After reading this chapter in "Expert Python Programming" -
Advanced Attrbiute Access patterns - https://subscription.packtpub.com/book/application_development/9781789808896/4/ch04lvl1sec39/advanced-attribute-access-patterns
decided to implement @property partially.
Here is the final result - https://gist.github.com/mzsrtgzr2/46975900b8d7a8e6f8cc51d1a40ca940
class myproperty: def __init__(self, func): self.f = func def setter(self, func): self.setter_func = func return self # (1) why do we need this? read below on def __get__(self, instance, klass): return self.f(instance or klass) def __set__(self, instance, value): self.setter_func(instance, value) class Foo: def __init__(self): self._val=0 @myproperty def temperature(self): return self._val @temperature.setter def temperature(self, value): # (2) why need same name as getter? print('setting to', value) self._val = value ins = Foo() print(int.temperature) # 0 ins.temperature = 6 print(int.temperature) # 6
It's important to understand how decorators work. This is the key to understand this code. The decorated function is REPLACED with an instance of your decorator (or a function in case you use a decorator function and not class). That being said, you can add functionality to your decorator class like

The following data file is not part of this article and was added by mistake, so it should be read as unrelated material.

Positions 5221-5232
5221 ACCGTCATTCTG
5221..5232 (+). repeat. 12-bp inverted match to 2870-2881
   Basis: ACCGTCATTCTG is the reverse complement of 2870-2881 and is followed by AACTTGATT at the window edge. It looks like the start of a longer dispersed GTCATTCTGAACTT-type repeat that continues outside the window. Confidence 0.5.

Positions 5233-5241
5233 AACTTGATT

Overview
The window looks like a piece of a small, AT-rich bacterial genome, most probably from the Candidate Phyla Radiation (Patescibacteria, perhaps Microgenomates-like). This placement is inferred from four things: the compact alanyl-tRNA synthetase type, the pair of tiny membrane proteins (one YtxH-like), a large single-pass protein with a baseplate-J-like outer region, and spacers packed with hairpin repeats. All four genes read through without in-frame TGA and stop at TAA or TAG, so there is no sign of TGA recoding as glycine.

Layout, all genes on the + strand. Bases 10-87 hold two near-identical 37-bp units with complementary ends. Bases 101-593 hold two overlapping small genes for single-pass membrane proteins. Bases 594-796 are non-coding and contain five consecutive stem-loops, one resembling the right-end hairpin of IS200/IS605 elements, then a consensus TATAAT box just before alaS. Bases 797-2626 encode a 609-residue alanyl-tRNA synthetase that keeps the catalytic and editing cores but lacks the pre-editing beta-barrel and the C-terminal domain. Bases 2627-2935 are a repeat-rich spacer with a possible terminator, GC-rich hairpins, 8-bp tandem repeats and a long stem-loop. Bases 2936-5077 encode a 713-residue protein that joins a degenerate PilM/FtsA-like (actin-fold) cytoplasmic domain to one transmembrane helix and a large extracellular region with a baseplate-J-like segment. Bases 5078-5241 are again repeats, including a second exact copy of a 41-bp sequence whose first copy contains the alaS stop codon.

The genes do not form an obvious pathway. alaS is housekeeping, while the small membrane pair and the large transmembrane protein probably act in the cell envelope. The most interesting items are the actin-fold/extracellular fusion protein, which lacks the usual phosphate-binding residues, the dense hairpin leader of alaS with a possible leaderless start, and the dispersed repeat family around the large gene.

__set__, like in the code above.
__get__ - doing a "read" operation on the decorator class.
__set__ - doing a "write" operation on the decorator class.
This is another way to look at decorators - it can be used for "data descriptors" (when you access a field, as in
ins.temperature) and not just as function wrappers (implemented with
__call__, as in
Important - why is the
decorated set method should also be named
A decorator works like this:
@dec def func1: pass
actually converts to
func1 = dec(func1)
so the name of the function is important.
What happens if we don't use the same name in (2) or drop the
return self statement at the end of our decorator: what used to be
temperature in our class is overridden to
None - losing all the functionality we thought we built. We really happens:
class Foo: def __init__(self): self._val=0 def temperature(self): return self._val temperature = myproperty(temperature) # instantiating myproperty class def temperature(self, value): # (2) why need same name as getter? print('setting to', value) self._val = value temperature = temperature.setter(temperature)
In this example, the property field
temperature is always the
reference name and can't change it.